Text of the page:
Someone watching?
Hit the ESC key at any time to hide this site. Privacy Tips
Call 1-844-762-8483
7NATIVE

Or Text 24/7

If you send a text, you will immediately receive a response notification that you will be texted back from a secondary number.
Standard text rates may apply.

Your information will be kept anonymous and confidential.

Escalation of Abuse

TRIGGER WARNING: This blog includes graphic content that some readers may find distressing.

Domestic violence (intimate partner violence) is attempting to gain and keep power and control over an intimate partner through a pattern of coercive and harmful behaviors. While it is impossible to predict what an abusive partner might do, in most abusive relationships the tactics of an abusive partner will escalate over time. This can make abuse seem normal and can happen in a way that a victim-survivor doesn’t notice as the abuse increases.

“The Perfect Boyfriend”
My friend Kaydence has been with Derrick for six years, but I am really worried about her. When they first got together, she called Derrick “the perfect boyfriend”. He wanted to spend all their time together, he would text constantly and he would bring gifts to her work.

When Kaydence got pregnant, the added stress seemed to get to them. She planned to go back to work after having the baby, but Derrick wanted her to stay home with the baby. He made her feel guilty and like a bad mother because she wanted to go back to work.

That year was difficult for her. She felt like she couldn’t do anything right. Everything she did upset Derrick. Kaydence said he was trying to communicate and fix their relationship, but it seemed like he was criticizing everything about her.

Kaydence was hopeful after they got married because Derrick started the grand romantic gestures again. But he discouraged her from seeing friends and family and he expected her to stay home while he went out all night in their car. When they would argue, he would blame their problems on her and call her names.

Recently, we went out on a double date. Derrick was getting annoyed with Kaydence because he wanted all of her attention. When they were outside talking, I could see them arguing through the window. I saw him push her so hard she stumbled back, and he raised his hand, but he stopped himself. I was shocked. Kaydence brushed it off when I tried to talk to her. Before she was with Derrick, she would have said if anyone treated her like that she would leave. I know it’s not easy but it’s like she can’t see what's happening. I can tell the abuse keeps getting worse because I’ve seen bruise marks on her wrists.

A Concerned Friend

Kaydence’s friend shares some concerning details about Kaydence and Derrick’s relationship. It shows a clear example of intimate partner violence.

Derrick showed love early in the relationship by wanting to spend all their time together, texting her constantly and showing up at her work but these are red flags of abuse. Red flags may not be problematic individually, but the pattern of Derrick’s behavior demonstrates his attempts to control and monitor Kaydence.

Derrick becomes more emotionally abusive. He calls her names, guilts her into isolation and staying home, puts her down by telling her she can’t do anything right, blames all their problems on her, and isolates her further by taking the car. Derrick’s insistence that Kaydence doesn’t work is financial abuse. He is controlling her access to money and resources. The story outlines physical abuse when he pushes her and threatens to hit her.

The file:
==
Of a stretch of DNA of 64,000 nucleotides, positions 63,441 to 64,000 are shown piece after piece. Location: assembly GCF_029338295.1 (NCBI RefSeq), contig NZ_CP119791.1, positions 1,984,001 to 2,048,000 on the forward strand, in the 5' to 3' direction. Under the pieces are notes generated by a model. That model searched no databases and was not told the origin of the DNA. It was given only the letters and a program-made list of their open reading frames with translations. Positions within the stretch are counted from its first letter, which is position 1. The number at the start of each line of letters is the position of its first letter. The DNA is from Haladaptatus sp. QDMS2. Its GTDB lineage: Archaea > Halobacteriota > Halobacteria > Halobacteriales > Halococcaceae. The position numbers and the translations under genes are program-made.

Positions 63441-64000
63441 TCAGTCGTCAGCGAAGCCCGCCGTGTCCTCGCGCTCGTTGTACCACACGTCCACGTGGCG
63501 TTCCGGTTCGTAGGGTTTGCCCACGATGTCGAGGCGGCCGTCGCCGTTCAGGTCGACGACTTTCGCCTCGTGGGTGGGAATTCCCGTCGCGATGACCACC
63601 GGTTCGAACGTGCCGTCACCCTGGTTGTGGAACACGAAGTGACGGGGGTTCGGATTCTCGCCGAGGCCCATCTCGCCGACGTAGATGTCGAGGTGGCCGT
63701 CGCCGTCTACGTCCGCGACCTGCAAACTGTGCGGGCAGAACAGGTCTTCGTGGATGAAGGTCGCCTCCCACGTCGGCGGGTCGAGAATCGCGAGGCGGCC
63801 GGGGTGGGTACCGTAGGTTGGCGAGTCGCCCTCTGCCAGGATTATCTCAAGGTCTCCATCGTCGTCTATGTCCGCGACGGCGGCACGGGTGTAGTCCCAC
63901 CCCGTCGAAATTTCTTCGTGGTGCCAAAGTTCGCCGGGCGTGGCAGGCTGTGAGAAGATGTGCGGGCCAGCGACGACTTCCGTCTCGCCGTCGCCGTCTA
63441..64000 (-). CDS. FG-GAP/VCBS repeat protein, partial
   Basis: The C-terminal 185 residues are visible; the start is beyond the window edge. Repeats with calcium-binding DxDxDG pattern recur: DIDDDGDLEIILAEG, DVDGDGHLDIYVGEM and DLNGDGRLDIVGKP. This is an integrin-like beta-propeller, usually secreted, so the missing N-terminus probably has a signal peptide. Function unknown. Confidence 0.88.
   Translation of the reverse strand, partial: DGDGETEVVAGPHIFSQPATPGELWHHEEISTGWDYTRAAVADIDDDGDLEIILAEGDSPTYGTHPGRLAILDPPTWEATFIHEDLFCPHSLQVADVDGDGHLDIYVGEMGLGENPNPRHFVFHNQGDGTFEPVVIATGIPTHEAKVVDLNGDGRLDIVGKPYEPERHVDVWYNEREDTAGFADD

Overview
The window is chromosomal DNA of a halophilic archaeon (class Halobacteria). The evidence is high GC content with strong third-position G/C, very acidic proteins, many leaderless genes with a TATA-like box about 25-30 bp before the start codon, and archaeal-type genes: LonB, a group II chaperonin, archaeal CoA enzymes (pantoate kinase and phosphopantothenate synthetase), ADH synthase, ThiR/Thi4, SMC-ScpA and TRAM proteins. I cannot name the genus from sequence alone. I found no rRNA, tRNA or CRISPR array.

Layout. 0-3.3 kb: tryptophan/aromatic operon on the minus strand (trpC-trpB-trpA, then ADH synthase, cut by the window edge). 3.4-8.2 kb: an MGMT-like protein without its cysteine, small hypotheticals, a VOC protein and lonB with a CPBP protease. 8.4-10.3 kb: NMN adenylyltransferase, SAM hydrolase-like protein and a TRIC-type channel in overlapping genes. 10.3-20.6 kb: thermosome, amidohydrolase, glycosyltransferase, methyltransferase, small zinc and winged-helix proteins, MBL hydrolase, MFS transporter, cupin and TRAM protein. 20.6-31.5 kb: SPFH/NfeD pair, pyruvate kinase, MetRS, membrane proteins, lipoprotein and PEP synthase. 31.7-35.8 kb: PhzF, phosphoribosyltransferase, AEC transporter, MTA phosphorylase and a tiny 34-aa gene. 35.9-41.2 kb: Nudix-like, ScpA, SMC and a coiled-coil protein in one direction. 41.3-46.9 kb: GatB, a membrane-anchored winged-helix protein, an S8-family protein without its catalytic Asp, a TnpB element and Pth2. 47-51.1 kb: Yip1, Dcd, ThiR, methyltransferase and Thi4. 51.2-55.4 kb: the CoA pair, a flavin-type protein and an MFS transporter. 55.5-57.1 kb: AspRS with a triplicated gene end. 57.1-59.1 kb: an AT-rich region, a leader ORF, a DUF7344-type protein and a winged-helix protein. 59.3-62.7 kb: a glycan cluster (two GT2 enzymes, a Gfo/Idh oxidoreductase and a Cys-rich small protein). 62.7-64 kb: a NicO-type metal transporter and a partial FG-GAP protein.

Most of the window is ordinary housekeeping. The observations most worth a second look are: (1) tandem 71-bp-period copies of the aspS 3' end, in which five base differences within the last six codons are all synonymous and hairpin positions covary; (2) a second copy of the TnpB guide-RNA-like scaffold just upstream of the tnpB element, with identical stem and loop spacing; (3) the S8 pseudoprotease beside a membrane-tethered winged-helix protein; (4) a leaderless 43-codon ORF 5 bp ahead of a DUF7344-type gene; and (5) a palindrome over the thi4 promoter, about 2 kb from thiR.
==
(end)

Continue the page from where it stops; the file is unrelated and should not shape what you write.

Escalation of Abuse

While a friend may not hear all the details of a relationship, they describe Derrick’s behavior escalating from attempts to monitor and control Kaydence to include isolation and blaming Kaydence. Additionally, the physical abuse escalated. Abusive partners often combine harmful tactics to maintain power and control. Any type of abuse can escalate and all types of abuse are harmful.

StrongHearts Native Helpline is a culturally-appropriate and anonymous helpline for Native Americans impacted by domestic, dating and sexual violence. Advocates offer peer support and advocacy, personal safety planning, crisis intervention and referrals to Native-centered domestic violence service providers. Visit strongheartshepline.org for chat advocacy or call 1-844-7NATIVE (762-8483) 24/7.


Disclaimer: The names, characters, events and incidents are fiction. Any resemblance to actual persons, living or dead or actual events is purely coincidental.

supportive family supportive family

We understand.

Get Help

More Articles About domestic violence

List of behaviors that are abusive.

Explore how the tactics of intimate partner violence for older adults may look different than other age groups.

Uncover the roots of Native American domestic, dating and sexual violence.

Test your knowledge about domestic violence.

Beloved pets can be used to exert power and control over a victim-survivor.

Abuse isn't always physical. Read more about the different types of abuse.

If a violent encounter seems imminent and unavoidable, there are a few options to consider to keep you safe.

There are several types of abuse. People in abusive relationships often experience more than one type of abuse.

Domestic violence can happen to anyone regardless of age, disability, religion, sex, sexual orientation, gender identity or economic background.

Abusive people think they have the right to control and restrict their partners.

Anyone can be in serious danger if their abusive partner has a gun.

Using alcohol can strain a relationship but it is not the cause of domestic violence.

Read Michelle’s story to learn how a sense of false responsibility can impact a victim-survivor.

For Native American children who are exposed to domestic violence or even the threat of violence/abuse, there is an increased risk of psychological, social, emotional and behavioral problems.